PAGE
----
GREENSBORO -- The biggest question swirling around the Georgia football team focuses on the three-player quarterback battle. It’s the key to any story centered on the Bulldogs and for good reason.
Quarterback play -- regardless of the makeup of the remainder of the team -- plays a major factor in a game fully consumed by up-tempo and pass-first offenses.
After losing record-setting quarterback Aaron Murray after 2013 and Hutson Mason last year, head coach Mark Richt now faces a quarterback dilemma that added a new layer when Virginia senior Greyson Lambert transferred to Georgia last month.
“He’s had this situation happen a couple of times, so I think he knows how to handle it,” former Bulldogs quarterback D.J. Shockley said Wednesday at the second annual Enduring Hearts Georgia Celebrity Golf Classic.
Shockley pointed to his own experience with David Greene and the more recent battle between Murray and Zach Mettenberger.
“He knows how to distribute the reps, and he knows exactly at what point in time he has to say, ‘All right, guys, we’ve gotta make a decision,’ ” Shockley said.
And that decision became cloudier with the addition of Lambert. The senior transfer appeared in 10 of 13 games for Virginia last year, throwing for 1,632 yards, 10 touchdowns and 11 interceptions.
Faton Bauta, a junior, has never started a game in his first two years while Brice Ramsey -- the final member of the triumvirate -- saw minimal action near the end of last year as a freshman. Jacob Park left the Bulldogs the week after Lambert joined the program.
“You’ve got some very talented kids,” said Greene, a four-year starter at Georgia who now works for the SEC Network. “I’ve gone out and seen practice. You’ve got, no doubt, guys who can throw the football. What it’s going to take is consistency -- someone they can feel like they can go out there, that they know what to expect and that you can be steady.”
Greene mentioned a former saying of Richt’s -- “Don’t turn a bad play into a catastrophe” -- and believes the motto is the key to this year’s quarterback battle. Greene stressed that “you do have to play smart and you have to protect the football” while maintaining a level of aggression in today’s high-scoring game.
But the future signal-caller won’t be without help. Georgia boasts one of the best running games in the country, even after losing first-round NFL draft pick Todd Gurley. The Bulldogs registered the FBS’ 13th best rushing attack in 2014, rushing for 3,352 yards and 6.0 yards per carry.
After Gurley’s suspension and injuries, much of the load fell squarely onto the shoulders of freshman Nick Chubb, and he didn’t disappoint. Chubb returns for his second season in Athens after finishing with eight straight 100-yard games -- 1,323 yards total in those games -- to end the season.
While Greene says the quarterbacks will lean on the running game “as much as they can,” defensive coordinators in the SEC will not allow the Bulldogs to pound the ball down their throats.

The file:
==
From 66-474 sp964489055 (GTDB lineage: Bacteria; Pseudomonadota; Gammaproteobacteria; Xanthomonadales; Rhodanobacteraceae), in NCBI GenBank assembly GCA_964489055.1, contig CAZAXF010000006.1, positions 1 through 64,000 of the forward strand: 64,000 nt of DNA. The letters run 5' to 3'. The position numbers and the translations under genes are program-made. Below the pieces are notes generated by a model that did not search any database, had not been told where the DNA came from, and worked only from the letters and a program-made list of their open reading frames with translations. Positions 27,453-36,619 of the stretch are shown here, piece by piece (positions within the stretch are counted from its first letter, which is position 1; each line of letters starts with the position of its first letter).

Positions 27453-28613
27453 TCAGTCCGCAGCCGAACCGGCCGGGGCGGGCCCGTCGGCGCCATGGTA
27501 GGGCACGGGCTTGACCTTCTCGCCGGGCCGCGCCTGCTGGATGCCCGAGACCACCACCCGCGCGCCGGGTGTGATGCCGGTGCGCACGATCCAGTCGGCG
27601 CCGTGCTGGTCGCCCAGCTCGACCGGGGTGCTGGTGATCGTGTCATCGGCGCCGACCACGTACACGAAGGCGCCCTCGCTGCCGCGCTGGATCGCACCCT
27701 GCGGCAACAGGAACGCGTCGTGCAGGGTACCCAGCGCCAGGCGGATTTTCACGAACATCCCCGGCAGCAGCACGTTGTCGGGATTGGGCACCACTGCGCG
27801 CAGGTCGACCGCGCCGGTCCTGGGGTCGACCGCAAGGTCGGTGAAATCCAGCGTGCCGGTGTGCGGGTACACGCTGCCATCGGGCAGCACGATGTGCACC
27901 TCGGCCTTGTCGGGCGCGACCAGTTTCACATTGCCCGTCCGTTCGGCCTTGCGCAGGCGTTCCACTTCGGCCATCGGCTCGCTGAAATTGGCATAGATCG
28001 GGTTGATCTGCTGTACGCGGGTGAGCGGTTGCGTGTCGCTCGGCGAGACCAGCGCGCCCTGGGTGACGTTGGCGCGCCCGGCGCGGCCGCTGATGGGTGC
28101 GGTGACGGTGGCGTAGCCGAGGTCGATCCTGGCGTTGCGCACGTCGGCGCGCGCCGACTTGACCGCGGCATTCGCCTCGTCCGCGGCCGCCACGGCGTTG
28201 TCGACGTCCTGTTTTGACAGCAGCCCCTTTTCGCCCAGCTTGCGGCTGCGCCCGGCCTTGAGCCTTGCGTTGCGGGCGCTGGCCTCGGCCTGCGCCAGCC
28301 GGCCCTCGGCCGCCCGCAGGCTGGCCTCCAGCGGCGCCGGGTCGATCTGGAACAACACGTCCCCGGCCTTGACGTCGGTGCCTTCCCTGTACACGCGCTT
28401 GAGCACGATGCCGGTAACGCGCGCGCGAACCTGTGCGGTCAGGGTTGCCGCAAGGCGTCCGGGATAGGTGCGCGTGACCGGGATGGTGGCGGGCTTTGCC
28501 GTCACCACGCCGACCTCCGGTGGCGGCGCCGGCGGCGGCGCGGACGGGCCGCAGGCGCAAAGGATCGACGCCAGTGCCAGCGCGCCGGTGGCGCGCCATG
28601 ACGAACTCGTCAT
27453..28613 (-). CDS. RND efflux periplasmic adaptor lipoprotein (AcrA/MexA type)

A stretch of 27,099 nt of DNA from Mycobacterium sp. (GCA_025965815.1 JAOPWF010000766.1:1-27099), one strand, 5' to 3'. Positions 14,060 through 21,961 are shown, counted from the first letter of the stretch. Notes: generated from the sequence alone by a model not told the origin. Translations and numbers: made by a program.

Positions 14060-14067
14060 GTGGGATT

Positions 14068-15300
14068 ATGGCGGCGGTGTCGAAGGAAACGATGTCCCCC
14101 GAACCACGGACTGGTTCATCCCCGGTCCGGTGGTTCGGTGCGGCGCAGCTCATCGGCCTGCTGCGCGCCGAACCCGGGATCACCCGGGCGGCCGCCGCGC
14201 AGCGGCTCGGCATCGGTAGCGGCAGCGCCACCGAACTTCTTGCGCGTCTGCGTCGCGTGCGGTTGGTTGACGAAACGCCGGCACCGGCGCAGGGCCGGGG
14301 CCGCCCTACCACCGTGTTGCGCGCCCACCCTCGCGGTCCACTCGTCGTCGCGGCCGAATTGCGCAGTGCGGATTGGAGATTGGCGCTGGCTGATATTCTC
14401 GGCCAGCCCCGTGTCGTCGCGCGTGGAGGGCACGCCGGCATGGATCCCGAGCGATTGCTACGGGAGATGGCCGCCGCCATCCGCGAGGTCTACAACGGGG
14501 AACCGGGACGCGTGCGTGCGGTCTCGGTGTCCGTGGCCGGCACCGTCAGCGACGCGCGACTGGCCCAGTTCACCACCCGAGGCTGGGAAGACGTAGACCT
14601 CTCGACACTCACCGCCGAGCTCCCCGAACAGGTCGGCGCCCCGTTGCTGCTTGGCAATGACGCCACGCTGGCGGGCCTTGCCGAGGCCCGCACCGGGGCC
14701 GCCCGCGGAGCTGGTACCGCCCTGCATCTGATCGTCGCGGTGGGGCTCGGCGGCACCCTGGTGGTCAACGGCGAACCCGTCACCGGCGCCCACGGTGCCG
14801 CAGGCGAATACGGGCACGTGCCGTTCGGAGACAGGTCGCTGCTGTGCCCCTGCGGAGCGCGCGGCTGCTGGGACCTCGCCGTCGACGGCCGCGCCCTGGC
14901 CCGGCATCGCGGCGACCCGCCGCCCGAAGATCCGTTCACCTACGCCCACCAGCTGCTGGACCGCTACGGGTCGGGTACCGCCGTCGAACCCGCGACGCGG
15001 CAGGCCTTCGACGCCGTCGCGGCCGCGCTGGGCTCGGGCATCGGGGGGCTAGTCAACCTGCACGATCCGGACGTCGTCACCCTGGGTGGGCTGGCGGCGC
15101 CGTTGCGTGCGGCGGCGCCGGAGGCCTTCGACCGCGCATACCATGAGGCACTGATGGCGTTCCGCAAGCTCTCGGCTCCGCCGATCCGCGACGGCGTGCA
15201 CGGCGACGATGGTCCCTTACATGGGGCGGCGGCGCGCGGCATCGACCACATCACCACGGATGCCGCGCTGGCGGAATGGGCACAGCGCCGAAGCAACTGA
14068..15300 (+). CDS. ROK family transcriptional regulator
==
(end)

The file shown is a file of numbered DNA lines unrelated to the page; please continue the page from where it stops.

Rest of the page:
“That’s the one thing I think that opponents will realize, as well, so they’re going to bring extra guys in the box to stop the run,” Greene said.
Eventually, the play of the quarterback will be the difference in football games -- the difference between winning and losing.
“There’s eventually going to be a third-and-long, and they’re going to have to make a play,” Shockley said. “And those guys are going to have to make a play, make a couple throws here and there to possibly win a game or possibly extend the game.”
That’s especially true in the SEC.
“If you don’t have good quarterback play, you’re not going to win in the SEC,” Greene said.
With the battle under way, Shockley -- who was the No. 2 quarterback in the country coming out of high school and didn’t start at Georgia until his senior year after sitting behind Greene -- simply advises the young quarterbacks to stay patient and continue to work and get better.
“Take every day in stride,” he said. “I would say make sure you capitalize on every moment, every rep and don’t take anything for granted.”
Greene held a different perspective about how the three quarterbacks should handle the test.
“You’ve got to put the team and university above your own agenda,” Greene said. “If all you’re worried about is your personal playing time and ‘What do I get out of this?’ you’re going to drive yourself nuts, and you’ll be miserable.”
Greene believes whichever player puts the team first will succeed. As for the success of the team, Greene has no expectations for the upcoming season because of the uncertainty in college football.
But Shockley expects greatness. Heading to Atlanta and playing in the SEC championship game should be the team’s goals.
“I expect the ultimate,” Shockley said. “I expect to see them in the national championship game because they have all the players, they have the tools, and they have the coaches.”